If not, we’re sentencing ourselves and Egypt to a future cataclysm which will rid, or at least attempt to rid, the nation of the same thugs it is now trying to eject. The only difference will be that you will have the example of this failed revolution before your eyes and people will want to ensure they do everything possible not to lose next time. That may mean rivers of blood in Tahrir Square, not just charging camels and horses, but tanks plowing down thousands of protestors. It may mean a truly revolutionary cabal organizing against the regime and using violence to take power. It opens the political space to all sorts of potentially bad actors exploiting the deep-rooted frustrations of the nation’s masses. Yes, perhaps even Al Qaeda-like forces. But they key is to recognize we’re not there yet. We’re in a potentially good space and should make the most of it while we can.
There are neocon voices speaking of Obama “losing” Egypt to the Islamists. But the truth is that Egypt is his to lose if he does nothing now to embrace democracy and the opening toward reform. The problem is Obama isn’t a politician who sees into the future. He’s focussed on short-term interests. And that is a tremendous weakness of his presidency and his politics. Whatever you want to say about Richard Nixon and Henry Kissinger, they were smart enough to map out a sophisticated global strategy in their foreign policy which resulted in the tremendous achievements of the opening to China, among others (OK, let’s leave aside Chile which wasn’t so good). Obama displays none of that forward-thinking needed in this situation. And our country and Egypt will suffer for that.
Israel too plays an interesting role in this Quartet. Though it is not ruled by the same types of despots as Saudi Arabia and the Gulf States (or Jordan for that matter), it has the same retrograde interests in maintaining a status quo that oppresses the broad masses of the populaces of these nations. Israel, at least as its current elite sees its interests, needs to keep a lid on the aspirations of the common man and woman because Israel senses that democratization will hurt them. It will establish new allies for the Palestinian cause and further isolate Israel in the region.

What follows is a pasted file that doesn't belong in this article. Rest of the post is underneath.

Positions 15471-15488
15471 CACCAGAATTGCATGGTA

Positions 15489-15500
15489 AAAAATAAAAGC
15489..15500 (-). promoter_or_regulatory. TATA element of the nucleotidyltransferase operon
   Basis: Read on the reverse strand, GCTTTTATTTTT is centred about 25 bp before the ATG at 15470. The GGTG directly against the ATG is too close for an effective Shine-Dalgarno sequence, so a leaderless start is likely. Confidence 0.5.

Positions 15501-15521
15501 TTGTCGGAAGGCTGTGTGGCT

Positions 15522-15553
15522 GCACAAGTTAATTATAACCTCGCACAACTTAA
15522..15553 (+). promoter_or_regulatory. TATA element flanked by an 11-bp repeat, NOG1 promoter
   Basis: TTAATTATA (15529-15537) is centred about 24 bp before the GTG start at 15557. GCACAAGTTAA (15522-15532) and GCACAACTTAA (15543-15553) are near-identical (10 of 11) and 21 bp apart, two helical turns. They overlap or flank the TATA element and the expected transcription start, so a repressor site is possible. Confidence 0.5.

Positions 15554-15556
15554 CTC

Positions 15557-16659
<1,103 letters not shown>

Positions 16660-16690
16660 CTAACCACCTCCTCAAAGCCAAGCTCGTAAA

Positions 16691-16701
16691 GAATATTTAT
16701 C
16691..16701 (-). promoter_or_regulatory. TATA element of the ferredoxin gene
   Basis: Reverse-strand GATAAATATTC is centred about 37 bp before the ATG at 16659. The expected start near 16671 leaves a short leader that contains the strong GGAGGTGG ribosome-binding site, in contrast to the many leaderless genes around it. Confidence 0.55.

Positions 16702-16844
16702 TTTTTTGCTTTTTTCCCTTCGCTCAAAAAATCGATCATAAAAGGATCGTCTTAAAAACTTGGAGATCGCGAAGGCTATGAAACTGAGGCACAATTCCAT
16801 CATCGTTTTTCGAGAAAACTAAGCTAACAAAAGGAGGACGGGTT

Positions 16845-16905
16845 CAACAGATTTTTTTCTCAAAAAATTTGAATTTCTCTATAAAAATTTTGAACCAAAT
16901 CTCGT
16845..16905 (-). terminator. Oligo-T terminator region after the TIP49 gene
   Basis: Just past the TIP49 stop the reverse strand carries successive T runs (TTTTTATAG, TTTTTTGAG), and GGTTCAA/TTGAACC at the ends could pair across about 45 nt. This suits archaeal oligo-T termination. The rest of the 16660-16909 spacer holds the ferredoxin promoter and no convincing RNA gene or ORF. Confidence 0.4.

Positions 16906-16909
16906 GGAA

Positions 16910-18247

Of course, a more proactive Israeli policy seeking rapprochement with the frontline states and resolution of the Israeli Palestinian conflict would put Israel in a commanding position as a potential regional economic leader. And Israel’s democracy, if it were ever fully realized, could also serve as an example. Instead, I’m sorry to say, Israel is frittering away these prospective advantages with rear-guard actions like the ones outlined above, which only increase the chances that it will be further marginalized should the winds of political change continue as I expect.
This article first appeared at Tikun Olam and is reprinted with the author’s permission